Deepavali simply refers to “lights in a row” or “lights in a series.” Diwali is not only a festival of light but it basically signifies happiness, prosperity, and celebrations. Diwali, like many cultural celebrations, is also about delicious food. It’s a time to get together with relatives and friends and enjoy a feast.
Moreover, Rangoli is a renowned Diwali practice that entails making colorful designs with color powders and petals. To greet the gods and provide good luck, people create Rangoli on the floor near their homes’ entrances.
Diwali is a Hindu festival that honors Lakshmi, the goddess of riches, as well as celebrating the glorious victory of good over evil. Despite the fact that Diwali is most commonly linked with Hinduism, it is observed by people of various faiths. Sikhs mark the day as Guru Hargobind’s liberation from captivity, to mark this auspicious day, the Golden Temple is illuminated with spectacular lighting and host fireworks.
Moreover Jains mark it as Lord Mahavira’s enlightenment. For some Buddhists, the day is a celebration of Ashok Vijayadashami’s adoption of Buddhism.
Diwali celebrations are the most extended and popular in India, people all over the world join in the fun.
Spiritual Meaning of Diwali
It is a festival of light, although being the darkest night of the darkest hours, on the thirteenth/fourteenth day of the dark half of the Kartika Masa (October – November). Deepavali or Diwali, like every other Indian festival, has a profound message than simply lighting Diyas, donning new garments, sharing sweets, and blowing fireworks.
The sloka ‘Tamaso ma Jyotirgamaya’, which signifies “Lead me from darkness to light,” defines the spirit of Diwali. Similarly, in order to remove despair, poverty, and sickness, we must light the lamps of joy, fortune, and wisdom.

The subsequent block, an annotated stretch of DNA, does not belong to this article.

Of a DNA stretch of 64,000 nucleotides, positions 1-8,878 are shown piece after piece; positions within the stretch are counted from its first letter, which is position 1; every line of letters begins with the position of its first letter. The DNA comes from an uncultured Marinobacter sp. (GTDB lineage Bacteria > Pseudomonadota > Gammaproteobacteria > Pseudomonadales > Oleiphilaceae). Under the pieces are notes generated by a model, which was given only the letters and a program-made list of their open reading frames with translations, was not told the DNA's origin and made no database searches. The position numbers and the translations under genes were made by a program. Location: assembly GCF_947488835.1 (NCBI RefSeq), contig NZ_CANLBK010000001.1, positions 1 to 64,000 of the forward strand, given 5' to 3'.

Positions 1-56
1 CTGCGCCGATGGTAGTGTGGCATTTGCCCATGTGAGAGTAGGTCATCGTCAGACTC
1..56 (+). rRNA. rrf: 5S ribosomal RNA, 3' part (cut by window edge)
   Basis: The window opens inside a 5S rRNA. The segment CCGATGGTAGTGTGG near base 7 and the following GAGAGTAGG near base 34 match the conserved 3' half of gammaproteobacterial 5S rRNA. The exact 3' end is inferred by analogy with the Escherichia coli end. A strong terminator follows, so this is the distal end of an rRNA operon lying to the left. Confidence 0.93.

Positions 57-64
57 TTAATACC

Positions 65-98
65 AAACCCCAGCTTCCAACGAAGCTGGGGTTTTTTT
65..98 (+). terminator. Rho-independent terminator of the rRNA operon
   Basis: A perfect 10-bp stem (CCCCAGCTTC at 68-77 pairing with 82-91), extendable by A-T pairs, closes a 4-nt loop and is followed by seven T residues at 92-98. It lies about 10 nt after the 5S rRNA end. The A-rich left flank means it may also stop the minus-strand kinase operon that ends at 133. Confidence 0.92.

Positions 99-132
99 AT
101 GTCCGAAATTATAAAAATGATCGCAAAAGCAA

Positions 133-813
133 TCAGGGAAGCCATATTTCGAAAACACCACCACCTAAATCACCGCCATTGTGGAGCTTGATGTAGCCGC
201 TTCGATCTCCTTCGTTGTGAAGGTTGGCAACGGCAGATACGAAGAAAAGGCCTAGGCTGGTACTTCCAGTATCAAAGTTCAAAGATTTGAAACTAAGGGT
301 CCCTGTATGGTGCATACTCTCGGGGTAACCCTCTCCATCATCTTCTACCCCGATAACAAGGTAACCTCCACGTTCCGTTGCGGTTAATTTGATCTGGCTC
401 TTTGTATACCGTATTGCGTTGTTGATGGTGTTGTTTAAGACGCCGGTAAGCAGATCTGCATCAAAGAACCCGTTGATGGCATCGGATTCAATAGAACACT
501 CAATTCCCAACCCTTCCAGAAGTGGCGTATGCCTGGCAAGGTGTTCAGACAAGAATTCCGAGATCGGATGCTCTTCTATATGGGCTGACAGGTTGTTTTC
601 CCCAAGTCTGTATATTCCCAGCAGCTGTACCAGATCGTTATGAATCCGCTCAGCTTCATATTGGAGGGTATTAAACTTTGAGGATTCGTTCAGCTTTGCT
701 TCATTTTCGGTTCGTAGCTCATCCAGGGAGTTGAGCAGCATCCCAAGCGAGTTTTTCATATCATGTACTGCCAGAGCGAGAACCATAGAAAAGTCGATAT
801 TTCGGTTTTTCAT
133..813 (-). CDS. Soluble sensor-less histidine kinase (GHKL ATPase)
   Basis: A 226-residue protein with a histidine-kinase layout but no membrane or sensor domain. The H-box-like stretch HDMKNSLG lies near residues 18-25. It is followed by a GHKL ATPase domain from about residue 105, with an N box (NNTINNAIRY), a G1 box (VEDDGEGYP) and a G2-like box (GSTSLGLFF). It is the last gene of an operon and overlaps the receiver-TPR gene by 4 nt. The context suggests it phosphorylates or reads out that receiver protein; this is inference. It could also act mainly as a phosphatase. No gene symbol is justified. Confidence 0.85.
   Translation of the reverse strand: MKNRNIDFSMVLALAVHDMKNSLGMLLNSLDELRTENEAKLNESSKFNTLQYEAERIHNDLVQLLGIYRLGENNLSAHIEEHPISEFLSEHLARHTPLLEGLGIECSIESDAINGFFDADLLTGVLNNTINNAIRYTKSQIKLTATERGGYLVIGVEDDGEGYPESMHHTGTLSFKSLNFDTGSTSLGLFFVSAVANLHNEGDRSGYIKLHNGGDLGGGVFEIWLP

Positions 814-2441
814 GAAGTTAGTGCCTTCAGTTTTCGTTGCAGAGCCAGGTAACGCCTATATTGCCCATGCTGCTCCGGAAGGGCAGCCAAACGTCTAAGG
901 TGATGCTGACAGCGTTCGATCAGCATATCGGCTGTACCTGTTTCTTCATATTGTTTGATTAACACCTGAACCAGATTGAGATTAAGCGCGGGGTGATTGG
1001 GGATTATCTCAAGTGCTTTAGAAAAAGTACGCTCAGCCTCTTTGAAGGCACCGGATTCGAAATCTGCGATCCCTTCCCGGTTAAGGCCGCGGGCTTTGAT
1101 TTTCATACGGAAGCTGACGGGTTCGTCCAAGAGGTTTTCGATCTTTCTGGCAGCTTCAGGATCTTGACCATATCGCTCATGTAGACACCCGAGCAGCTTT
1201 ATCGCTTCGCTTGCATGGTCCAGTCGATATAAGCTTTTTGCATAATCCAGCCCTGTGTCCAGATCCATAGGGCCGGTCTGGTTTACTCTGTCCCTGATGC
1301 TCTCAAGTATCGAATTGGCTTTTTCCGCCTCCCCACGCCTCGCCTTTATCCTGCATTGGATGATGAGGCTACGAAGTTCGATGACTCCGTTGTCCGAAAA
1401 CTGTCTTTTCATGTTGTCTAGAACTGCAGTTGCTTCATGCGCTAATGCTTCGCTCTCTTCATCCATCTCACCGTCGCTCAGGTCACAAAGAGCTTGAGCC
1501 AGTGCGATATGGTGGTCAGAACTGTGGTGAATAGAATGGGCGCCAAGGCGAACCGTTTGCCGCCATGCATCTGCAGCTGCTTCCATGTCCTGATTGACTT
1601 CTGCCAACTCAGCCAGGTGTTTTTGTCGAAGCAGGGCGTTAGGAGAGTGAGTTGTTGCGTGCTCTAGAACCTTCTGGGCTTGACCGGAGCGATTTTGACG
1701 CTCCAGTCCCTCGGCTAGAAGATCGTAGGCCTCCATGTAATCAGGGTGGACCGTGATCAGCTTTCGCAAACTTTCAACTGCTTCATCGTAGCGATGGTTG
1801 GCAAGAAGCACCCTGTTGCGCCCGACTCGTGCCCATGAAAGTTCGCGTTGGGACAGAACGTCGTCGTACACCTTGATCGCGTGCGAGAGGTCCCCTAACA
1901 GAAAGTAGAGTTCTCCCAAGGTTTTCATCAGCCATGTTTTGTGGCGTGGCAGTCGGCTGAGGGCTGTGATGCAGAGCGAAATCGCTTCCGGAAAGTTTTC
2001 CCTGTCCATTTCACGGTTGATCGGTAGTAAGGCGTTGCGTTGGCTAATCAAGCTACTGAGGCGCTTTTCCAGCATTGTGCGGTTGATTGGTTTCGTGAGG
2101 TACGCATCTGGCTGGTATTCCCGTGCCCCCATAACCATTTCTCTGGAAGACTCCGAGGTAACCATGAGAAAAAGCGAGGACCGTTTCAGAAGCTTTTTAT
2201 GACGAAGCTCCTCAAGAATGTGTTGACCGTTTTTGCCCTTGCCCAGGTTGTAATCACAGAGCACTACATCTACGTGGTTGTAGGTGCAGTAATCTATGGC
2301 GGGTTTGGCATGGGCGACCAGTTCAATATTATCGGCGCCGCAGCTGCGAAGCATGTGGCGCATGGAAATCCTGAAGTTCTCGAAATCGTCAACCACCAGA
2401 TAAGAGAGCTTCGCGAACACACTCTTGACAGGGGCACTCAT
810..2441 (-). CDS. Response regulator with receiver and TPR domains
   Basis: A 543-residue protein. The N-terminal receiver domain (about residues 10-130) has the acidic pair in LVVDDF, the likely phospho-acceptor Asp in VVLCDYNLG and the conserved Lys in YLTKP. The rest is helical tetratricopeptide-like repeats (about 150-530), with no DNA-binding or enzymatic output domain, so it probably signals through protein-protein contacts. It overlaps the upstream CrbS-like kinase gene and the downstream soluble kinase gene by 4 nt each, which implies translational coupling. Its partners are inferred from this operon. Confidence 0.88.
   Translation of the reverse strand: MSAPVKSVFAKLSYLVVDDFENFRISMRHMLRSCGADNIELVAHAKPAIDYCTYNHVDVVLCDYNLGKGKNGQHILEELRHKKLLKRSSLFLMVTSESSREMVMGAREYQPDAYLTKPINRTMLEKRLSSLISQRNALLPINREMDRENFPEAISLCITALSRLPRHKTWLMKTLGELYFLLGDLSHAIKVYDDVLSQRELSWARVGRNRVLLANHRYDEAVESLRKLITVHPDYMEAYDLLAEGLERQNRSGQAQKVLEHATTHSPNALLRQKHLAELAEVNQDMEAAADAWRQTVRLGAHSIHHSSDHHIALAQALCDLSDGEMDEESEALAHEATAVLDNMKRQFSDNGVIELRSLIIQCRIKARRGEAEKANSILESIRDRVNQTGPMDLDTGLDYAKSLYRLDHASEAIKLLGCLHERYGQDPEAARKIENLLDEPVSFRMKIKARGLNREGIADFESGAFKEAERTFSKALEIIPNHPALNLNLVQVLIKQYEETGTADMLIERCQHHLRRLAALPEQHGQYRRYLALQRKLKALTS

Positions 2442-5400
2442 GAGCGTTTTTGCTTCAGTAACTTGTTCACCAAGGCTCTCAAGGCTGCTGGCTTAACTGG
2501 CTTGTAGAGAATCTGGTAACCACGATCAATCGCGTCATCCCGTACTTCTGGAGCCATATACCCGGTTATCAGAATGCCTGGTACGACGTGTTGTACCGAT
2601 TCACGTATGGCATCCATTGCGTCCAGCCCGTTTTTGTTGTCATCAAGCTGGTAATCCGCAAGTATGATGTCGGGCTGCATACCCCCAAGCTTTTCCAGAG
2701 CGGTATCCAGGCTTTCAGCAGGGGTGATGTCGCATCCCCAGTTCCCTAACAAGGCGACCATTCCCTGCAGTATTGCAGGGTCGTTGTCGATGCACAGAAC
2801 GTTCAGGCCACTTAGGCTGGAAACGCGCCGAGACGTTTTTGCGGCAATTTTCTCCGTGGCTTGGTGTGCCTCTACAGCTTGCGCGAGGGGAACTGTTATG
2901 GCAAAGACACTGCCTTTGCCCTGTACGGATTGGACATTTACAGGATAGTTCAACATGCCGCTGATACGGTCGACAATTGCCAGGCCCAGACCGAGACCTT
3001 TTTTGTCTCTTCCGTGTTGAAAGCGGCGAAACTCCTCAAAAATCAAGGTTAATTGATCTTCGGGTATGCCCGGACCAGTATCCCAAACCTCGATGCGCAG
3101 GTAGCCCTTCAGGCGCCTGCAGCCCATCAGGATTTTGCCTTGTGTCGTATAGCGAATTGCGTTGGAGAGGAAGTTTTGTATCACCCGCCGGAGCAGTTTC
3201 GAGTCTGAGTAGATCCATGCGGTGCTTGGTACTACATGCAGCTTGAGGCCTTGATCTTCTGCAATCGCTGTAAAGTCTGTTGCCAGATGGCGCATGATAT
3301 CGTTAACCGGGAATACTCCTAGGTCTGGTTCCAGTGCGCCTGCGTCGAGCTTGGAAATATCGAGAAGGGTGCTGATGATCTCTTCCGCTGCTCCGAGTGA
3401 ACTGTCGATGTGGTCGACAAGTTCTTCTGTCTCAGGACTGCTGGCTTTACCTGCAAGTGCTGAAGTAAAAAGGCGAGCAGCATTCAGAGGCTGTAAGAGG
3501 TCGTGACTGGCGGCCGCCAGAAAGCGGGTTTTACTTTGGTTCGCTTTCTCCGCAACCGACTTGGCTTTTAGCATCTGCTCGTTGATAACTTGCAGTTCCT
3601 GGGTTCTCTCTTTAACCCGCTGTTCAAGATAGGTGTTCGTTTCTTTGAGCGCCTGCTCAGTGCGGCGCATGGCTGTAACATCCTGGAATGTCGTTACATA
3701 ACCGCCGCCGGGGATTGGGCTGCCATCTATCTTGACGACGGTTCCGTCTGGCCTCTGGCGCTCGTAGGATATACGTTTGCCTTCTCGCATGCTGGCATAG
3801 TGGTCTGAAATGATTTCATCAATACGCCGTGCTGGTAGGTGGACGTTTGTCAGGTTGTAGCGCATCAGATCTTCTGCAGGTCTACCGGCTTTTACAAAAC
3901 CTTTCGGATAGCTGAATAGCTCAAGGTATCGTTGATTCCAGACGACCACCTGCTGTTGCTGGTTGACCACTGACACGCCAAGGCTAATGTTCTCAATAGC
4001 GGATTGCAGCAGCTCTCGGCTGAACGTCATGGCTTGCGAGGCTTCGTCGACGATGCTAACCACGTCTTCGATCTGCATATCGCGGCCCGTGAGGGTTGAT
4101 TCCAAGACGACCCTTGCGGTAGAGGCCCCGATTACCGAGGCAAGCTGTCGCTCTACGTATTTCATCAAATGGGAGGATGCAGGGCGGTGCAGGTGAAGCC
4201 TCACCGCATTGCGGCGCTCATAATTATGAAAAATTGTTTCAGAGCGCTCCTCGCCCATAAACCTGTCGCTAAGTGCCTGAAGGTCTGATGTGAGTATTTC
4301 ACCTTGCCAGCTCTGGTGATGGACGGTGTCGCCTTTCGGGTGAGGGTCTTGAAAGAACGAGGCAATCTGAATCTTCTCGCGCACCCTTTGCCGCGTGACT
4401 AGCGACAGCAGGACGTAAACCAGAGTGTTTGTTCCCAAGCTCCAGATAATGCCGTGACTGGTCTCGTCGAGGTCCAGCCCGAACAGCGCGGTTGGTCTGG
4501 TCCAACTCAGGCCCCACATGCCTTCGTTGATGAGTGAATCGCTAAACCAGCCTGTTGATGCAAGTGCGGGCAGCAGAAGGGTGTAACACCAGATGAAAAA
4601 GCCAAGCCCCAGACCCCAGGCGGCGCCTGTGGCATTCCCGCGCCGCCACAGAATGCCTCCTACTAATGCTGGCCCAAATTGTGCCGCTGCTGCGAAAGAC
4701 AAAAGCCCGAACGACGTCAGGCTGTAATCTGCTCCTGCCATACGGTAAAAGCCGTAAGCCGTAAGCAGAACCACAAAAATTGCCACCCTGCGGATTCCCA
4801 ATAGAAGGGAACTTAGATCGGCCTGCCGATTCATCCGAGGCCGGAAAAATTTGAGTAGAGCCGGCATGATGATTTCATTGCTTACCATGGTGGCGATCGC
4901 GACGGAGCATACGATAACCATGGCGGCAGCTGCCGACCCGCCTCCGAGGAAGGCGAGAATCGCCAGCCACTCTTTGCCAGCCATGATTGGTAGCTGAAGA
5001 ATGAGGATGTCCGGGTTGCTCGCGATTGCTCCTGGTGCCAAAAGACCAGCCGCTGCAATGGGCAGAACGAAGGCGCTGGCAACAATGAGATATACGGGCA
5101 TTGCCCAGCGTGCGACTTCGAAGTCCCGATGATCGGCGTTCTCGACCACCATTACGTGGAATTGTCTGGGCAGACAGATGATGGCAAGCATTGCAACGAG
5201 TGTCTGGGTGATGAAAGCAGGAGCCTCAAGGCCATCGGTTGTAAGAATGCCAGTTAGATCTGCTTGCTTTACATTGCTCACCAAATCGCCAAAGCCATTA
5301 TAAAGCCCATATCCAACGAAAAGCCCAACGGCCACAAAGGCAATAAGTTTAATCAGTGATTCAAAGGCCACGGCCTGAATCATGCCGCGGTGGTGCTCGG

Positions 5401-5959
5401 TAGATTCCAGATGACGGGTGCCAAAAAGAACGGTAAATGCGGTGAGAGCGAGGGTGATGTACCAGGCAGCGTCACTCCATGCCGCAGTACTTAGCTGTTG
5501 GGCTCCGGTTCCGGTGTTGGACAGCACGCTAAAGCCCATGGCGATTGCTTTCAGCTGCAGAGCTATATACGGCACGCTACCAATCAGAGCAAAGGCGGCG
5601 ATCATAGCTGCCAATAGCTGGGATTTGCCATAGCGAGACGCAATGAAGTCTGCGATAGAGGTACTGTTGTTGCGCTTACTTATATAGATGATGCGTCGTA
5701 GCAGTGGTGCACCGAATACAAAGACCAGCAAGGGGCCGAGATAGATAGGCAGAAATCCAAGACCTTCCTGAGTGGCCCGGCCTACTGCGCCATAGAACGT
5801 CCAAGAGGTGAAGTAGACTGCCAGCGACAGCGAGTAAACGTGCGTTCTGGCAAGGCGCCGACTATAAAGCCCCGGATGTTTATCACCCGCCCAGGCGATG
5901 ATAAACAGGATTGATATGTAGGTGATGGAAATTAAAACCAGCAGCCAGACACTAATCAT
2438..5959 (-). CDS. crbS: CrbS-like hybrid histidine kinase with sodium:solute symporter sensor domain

5 Days of Diwali Celebrations
Dhanteras, the first day, is a festival of fortune and prosperity. It’s two days before Diwali, and people all over the world gamble since it’s believed that whoever bets on this day will be blessed with fortune for the rest of the year, due to Goddess Parvati’s blessing.
The second day of Diwali, Naraka Chaturdasi, symbolizes Lord Krishna’s and his wife Satyabhama’s final win over the evil Naraka.
On the Main day, devotees worship the Goddess Laxmi on the third day, Amavasya because many consider she is in a highly generous phase during this time and often fulfills wishes to her devotees.
People also relate anecdotes about Lord Vishnu taking the form of a dwarf and expelling Bali to hell on Amavasya. Bali is only free to travel the world again at the festival of lights, delivering Lord Vishnu’s message of love, kindness, and enlightenment while also lighting Diyas along the way.
After Diwali, on the fourth day, people do Gowardhan Puja, in which they worship Lord Krishna.
Yama Dwitiya, also termed as Bhai Dooj, is marked on the fifth or final day and is connected with sisters welcoming their brothers into their homes.
Diwali Celebrations All Around the World
Hindus and non-Hindus together participate in Diwali celebrations all around the world. Fiji, Guyana, Pakistan, Malaysia, Mauritius, Myanmar, Nepal, Singapore, Sri Lanka, Suriname, and Trinidad & Tobago are among the countries that have declared the event an official holiday. Apart from India, the city of Leicester in the United Kingdom is said to host the largest Diwali celebrations.